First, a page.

a. cheerful spirit under all circumstances. As he
^rew older these peculiarities increased, and his
later years mellowed as they came, and made him
a most delightful companion.

Following his dispensary experience, Dr.
Green returned to Easton in 1836 and entered
upon the active practice of his profession in his
native city. While the demands for his profes-
sional services constantly increased, he yet found
time and opportunity not only to continue his
own studies, but also to advance learning in his
city through the instruction which he gave to
private classes. While still a medical student
he determined to become a teacher of chemistry,
which he designated as "his darling study." Fol-
lowing his return to Easton he organized a class
of young people whom he instructed in the
science, and it was his enthusiasm in this subject
that probably attracted the attention of the board
of Lafayette College and occasioned his selection
ty it for the position of professor of chemistry
in that institution. In the spring of 1837 the
president of the college called upon him, made
known the decision of the board, and requested
that Dr. Green take up the work the following
da}-, and was met with the characteristic response,
"I will." Following his acceptance of the posi-
tion, he continued his studies in the natural
sciences, as he had determined to do in his boy-
hood days. At this time he embraced the oppor-
tunity to acquaint himself with minerals, and in
the course of years he had a collection of fine
specimens which at his death was bequeathed to
Lafayette College. Successively he took up the
study of geology, zoology and botany, finding on
each new page of nature's text-book fields for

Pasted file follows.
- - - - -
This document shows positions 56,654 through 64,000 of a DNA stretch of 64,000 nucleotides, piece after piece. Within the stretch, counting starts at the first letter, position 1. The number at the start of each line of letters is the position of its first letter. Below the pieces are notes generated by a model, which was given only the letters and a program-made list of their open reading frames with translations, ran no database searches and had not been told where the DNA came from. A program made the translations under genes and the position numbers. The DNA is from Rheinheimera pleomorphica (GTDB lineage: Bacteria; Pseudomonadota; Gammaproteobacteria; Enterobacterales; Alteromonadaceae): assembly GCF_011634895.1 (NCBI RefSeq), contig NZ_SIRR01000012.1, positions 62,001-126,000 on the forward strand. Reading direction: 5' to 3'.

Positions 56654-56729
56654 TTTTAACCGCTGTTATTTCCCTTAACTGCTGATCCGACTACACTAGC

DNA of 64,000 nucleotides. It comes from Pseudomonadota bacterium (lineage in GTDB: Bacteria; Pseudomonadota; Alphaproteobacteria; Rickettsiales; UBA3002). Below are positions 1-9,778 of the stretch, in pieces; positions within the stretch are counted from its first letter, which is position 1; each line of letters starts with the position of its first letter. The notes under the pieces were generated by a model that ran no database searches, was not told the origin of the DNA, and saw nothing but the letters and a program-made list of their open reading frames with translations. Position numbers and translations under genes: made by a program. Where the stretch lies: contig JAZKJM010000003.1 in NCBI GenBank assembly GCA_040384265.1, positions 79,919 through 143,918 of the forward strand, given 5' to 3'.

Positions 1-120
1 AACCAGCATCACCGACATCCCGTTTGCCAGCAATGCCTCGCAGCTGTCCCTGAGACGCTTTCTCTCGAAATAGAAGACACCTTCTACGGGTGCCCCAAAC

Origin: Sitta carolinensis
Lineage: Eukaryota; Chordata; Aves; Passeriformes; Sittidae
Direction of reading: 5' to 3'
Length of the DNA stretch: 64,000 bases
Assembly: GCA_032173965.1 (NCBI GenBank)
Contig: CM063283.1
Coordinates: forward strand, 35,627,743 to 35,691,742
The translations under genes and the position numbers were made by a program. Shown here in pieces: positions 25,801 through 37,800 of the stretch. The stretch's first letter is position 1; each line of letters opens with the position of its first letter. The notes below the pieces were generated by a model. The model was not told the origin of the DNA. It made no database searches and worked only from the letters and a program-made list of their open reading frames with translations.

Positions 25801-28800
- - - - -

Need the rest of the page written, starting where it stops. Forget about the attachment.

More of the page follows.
thought and interest.

In 1841 Dr. Green accepted the call from Mar-
shall College, at ]\Iercersburg, Pennsylvania, to
teach the natural sciences. Here medicine was
■dropped, and his whole time was devoted to the
teaching of his favorite subjects, except that he
■was occasionally called in consultation in difficult
cases, and that he lectured to the students on

physiology and hygiene. He remained at Mer-
cersburg from 1841 until 1848, returning then
to Easton. and the following year he was reap-
pointed to the chair of chemistry in Lafayette
College. He continued to deliver an annual course
of lectures in chemistry, and at the same time en-
gaged in the active practice of medicine, and, as
he expressed it, "in the flower season, as often
as he could, ran out to hold converse in their wild
haunts with the sweet gifts of our loving Fa-
ther." With all the labor implied in an exten-
sive practice and a professorship, he found time
for other work. He instructed classes of boys
and girls in botany, and it was a rare occasion
when he was not giving instruction in one or
more of the natural sciences. His interest in
Lafayette College never abated, and in speaking
of his connection therewith Professor Moore

"He gave his time, his money, his influence,
not once, but thousands of times. He was not
a friend for a year, but for every one of over fifty